Estradiol, estrone, and estriol are excreted in the urine along with glucuronide and sulfate conjugates.
No pharmacokinetic studies were conducted in special populations, including patients with renal or hepatic impairment.
In vitro and in vivo studies have shown that estrogens are metabolized partially by cytochrome P450 3A4 (CYP3A4). Therefore, inducers or inhibitors of CYP3A4 may affect estrogen drug metabolism. Inducers of CYP3A4 such as St. John’s Wort preparations (Hypericum perforatum), phenobarbital, carbamazepine, and rifampin may reduce plasma concentrations of estrogens, possibly resulting in a decrease in therapeutic effects and/or changes in the uterine bleeding profile. Inhibitors of CYP3A4 such as erythromycin, clarithromycin, ketoconazole, itraconazole, ritonavir and grapefruit juice may increase plasma concentrations of estrogens and may result in side effects.
Most prospective studies of efficacy for this indication have been carried out in white menopausal women, without stratification by other risk factors, and tend to show a universally salutary effect on bone.
The results of a two-year, randomized, placebo-controlled, double-blind, dose-ranging study have shown that treatment with 0.5 mg estradiol daily for 23 days (of a 28 day cycle) prevents vertebral bone mass loss in postmenopausal women. When estrogen therapy is discontinued, bone mass declines at a rate comparable to the immediate postmenopausal period. There is no evidence that estrogen replacement therapy restores bone mass to premenopausal levels.
The Women’s Health Initiative (WHI) enrolled a total of 27,000 predominantly healthy postmenopausal women to assess the risks and benefits of either the use of oral 0.625 mg conjugated estrogens (CE) per day alone or the use of oral 0.625 mg conjugated estrogens plus 2.5 mg medroxyprogesterone acetate (MPA) per day compared to placebo in the prevention of certain chronic diseases. The primary endpoint was the incidence of coronary heart disease (CHD) (nonfatal myocardial infarction and CHD death), with invasive breast cancer as the primary adverse outcome studied. A “global index” included the earliest occurrence of CHD, invasive breast cancer, stroke, pulmonary embolism (PE), endometrial cancer, colorectal cancer, hip fracture, or death due to other cause. The study did not evaluate the effects of CE or CE/MPA on menopausal symptoms.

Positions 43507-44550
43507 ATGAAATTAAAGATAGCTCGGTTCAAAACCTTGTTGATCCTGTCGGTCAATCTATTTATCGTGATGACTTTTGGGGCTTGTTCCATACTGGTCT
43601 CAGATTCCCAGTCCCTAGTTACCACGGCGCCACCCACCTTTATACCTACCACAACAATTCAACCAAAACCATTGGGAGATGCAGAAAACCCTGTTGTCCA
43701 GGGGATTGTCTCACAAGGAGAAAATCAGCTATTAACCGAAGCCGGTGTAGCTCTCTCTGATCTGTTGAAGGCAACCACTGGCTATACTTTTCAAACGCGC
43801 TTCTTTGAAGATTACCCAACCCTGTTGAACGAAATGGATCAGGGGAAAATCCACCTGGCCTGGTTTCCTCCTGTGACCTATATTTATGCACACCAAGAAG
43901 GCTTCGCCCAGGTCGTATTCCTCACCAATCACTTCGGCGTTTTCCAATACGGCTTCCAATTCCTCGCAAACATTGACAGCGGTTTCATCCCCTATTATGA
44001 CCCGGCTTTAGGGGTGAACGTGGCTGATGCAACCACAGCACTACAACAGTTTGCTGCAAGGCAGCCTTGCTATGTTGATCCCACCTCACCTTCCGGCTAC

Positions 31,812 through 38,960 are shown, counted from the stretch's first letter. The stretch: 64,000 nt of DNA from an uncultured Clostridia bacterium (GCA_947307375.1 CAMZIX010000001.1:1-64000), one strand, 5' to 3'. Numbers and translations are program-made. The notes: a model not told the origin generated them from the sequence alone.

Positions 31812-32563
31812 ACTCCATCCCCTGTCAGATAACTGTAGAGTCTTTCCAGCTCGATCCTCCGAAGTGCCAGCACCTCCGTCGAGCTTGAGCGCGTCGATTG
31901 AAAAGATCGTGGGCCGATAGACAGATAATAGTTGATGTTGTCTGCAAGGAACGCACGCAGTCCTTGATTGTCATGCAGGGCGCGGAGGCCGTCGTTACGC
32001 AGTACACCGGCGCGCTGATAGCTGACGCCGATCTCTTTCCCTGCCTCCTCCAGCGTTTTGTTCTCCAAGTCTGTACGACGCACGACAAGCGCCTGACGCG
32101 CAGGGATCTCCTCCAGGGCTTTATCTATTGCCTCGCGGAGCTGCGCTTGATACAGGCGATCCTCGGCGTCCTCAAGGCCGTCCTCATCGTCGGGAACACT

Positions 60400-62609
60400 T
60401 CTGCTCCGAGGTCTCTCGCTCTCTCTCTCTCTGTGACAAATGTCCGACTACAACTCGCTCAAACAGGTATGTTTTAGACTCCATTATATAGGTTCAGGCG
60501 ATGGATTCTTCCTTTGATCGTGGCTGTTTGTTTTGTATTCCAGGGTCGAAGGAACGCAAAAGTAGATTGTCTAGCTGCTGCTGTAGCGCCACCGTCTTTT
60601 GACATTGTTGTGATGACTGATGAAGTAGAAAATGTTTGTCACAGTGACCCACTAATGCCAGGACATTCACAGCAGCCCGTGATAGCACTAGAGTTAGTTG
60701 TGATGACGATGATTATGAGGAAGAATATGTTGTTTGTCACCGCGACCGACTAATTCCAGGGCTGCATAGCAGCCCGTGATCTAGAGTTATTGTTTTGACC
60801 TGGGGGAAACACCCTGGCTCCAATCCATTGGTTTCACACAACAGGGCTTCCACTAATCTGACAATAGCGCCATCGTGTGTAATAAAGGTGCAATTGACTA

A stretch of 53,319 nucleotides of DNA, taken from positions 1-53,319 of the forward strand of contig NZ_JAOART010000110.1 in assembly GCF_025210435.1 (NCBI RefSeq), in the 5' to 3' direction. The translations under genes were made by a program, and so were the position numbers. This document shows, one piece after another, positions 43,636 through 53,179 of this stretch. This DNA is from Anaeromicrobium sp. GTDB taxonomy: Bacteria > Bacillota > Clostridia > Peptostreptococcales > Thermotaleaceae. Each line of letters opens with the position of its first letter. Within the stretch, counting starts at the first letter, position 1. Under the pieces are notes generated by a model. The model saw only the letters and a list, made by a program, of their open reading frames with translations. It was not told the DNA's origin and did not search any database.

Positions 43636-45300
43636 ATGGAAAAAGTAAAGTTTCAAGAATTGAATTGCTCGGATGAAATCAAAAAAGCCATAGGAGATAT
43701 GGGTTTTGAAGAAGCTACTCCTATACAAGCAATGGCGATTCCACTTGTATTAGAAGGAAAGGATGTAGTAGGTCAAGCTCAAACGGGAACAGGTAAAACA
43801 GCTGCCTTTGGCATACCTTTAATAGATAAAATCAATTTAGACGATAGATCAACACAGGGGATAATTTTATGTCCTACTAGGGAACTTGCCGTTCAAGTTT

The CE/MPA substudy was stopped early because, according to the predefined stopping rule, the increased risk of breast cancer and cardiovascular events exceeded the specified benefits included in the “global index.” Results of the CE/MPA substudy, which included 16,608 women (average age of 63 years, range 50 to 79; 83.9% White, 6.5% Black, 5.5% Hispanic), after an average follow-up of 5.2 years are presented in Table 1 below:
For those outcomes included in the “global index,” the absolute excess risks per 10,000 women-years in the group treated with CE/MPA were 7 more CHD events, 8 more strokes, 8 more PEs, and 8 more invasive breast cancers, while the absolute risk reductions per 10,000 women-years were 6 fewer colorectal cancers and 5 fewer hip fractures. The absolute excess risk of events included in the “global index” was 19 per 10,000 women-years. There was no difference between the groups in terms of all-cause mortality. (See BOXED WARNINGS, WARNINGS, and PRECAUTIONS.)
|Eventc|| Relative Risk
CE/MPA vs placebo
at 5.2 Years
n = 8102
n = 8506
|Absolute Risk per 10,000 Women-Years|
|a adapted from JAMA, 2002; 288:321-333|
|b includes metastatic and non-metastatic breast cancer with the exception of in situ breast cancer|
|c a subset of the events was combined in a “global index”, defined as the earliest occurrence of CHD events, invasive breast cancer, stroke, pulmonary embolism, endometrial cancer, colorectal cancer, hip fracture, or death due to other causes|
|d not included in Global Index|
|* nominal confidence intervals unadjusted for multiple looks and multiple comparisons|
|Invasive breast cancerb||1.26 (1.00-1.59)||30||38|
|Pulmonary embolism||2.13 (1.39-3.25)||8||16|
|Colorectal cancer||0.63 (0.43-0.92)||16||10|
|Endometrial cancer||0.83 (0.47-1.47)||6||5|
|Hip fracture||0.66 (0.45-0.98)||15||10|
|Death due to causes other than the events above||0.92 (0.74-1.14)||40||37|
|Global Indexc||1.15 (1.03-1.28)||151||170|
|Deep vein thrombosisd||2.07 (1.49-2.87)||13||26|
|Vertebral fracturesd||0.66 (0.44-0.98)||15||9|
|Other osteoporotic fracturesd||0.77 (0.69-0.86)||170||131|
The Women’s Health Initiative Memory Study (WHIMS), a substudy of WHI, enrolled 4,532 predominantly healthy postmenopausal women 65 years of age and older (47% were age 65 to 69 years, 35% were 70 to 74 years, and 18% were 75 years of age and older) to evaluate the effects of CE/MPA (0.625 mg conjugated estrogens plus 2.5 mg medroxyprogesterone acetate) on the incidence of probable dementia (primary outcome) compared with placebo.